August 2-4 at Big Head Valley (202 Scotch Mountain, Meaford). $50-80. c3r.ca/electriceclectics
Grown well beyond its original role as a showcase for big stage electronic dance music, Veld is one of the largest music festivals in the city and province. Cardi B will be this year’s main draw to the open fields of Downsview Park, along with EDM acts like Kygo, Skrillex and Tiësto.
August 3-4 at Downsview Park (35 Carl Hall) $119-$249.50. veldmusicfestival.com
Sudbury hasn’t traditionally been a destination for arts and culture, but Up Here wants to change that. The urban art and music festival transforms the former industrial town visually and sonically over the course of a weekend, turning buildings into canvases with incredible mural art and sets from a range of musicians. This year features mutant wave pioneers ESG, Snotty Nose Rez Kids, Milk & Bone, Hubert Lenoir, Charlotte Cardin and Montreal-based punk phenoms Pale Lips.
August 16-18 at various venues in Sudbury. $110. uphere.com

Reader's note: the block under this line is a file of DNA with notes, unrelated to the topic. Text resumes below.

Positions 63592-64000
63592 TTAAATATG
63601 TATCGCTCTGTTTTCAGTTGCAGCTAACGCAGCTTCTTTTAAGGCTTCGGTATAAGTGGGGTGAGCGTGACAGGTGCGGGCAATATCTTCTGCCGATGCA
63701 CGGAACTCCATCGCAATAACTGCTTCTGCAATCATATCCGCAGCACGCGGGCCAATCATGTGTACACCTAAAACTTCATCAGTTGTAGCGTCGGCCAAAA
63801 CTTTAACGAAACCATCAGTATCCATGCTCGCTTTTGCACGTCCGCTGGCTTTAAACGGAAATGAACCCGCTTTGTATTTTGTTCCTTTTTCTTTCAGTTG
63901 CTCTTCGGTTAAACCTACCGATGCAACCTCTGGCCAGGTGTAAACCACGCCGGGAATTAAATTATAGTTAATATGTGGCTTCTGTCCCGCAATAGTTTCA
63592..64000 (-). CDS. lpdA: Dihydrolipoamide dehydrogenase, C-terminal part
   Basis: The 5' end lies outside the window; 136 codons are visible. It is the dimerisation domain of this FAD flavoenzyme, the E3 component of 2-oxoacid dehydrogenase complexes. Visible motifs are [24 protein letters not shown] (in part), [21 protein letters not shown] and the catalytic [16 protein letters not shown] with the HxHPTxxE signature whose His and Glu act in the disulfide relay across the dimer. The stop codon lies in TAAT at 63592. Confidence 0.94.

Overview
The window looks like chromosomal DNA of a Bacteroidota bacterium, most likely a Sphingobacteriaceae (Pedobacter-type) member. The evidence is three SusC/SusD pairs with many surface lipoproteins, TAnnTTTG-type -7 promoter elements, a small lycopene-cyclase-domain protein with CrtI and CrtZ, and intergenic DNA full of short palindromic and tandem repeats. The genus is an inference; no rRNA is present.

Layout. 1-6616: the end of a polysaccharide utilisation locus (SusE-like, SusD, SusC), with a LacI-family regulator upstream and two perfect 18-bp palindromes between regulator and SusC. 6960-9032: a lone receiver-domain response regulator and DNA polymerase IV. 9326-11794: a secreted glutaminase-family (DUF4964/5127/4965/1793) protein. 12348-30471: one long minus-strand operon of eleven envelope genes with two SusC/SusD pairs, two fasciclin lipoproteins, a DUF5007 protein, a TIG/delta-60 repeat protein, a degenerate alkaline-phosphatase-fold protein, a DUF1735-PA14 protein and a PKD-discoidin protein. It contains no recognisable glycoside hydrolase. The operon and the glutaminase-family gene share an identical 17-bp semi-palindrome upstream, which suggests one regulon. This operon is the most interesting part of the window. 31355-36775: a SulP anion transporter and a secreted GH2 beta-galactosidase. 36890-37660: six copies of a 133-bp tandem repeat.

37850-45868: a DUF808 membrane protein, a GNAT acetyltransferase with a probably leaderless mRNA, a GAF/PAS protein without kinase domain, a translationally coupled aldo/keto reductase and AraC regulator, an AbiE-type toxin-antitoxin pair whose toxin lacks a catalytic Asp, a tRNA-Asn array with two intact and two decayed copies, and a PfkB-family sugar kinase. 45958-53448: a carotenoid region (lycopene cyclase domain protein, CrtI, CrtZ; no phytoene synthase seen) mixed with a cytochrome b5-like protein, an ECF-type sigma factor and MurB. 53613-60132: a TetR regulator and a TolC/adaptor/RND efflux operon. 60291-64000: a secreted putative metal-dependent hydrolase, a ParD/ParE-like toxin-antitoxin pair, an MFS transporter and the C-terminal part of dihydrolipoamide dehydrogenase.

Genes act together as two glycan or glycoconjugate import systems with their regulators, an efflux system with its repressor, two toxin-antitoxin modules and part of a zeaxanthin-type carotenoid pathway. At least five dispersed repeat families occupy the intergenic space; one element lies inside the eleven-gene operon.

Sure headliners Yung Tory and Karl Wolf are going to have their draws, but the biggest incentive to check out T Dot Fest is to take in the city’s most promising emerging hip-hop acts like Lil Berete, JRDN, LB Spiffy and more.
August 17-18 at Ontario Place (955 Lake Shore West). $20-$30. tdotfest.com
It’s always worth the drive (or bus ride) to Hamilton to check out this free street festival, which has grown from modest roots to get legends like Buffy Sainte-Marie and Bettye LaVette and indie stars like Stars and Bahamas. Other names that catch our eye this year: Jennifer Castle, Yamantaka // Sonic Titan, Begonia, Dilly Dally and much more.
September 13-15, James North (Hamilton). Free. supercrawl.ca
With files from Radheyan Simonpillai and Richard Trapunski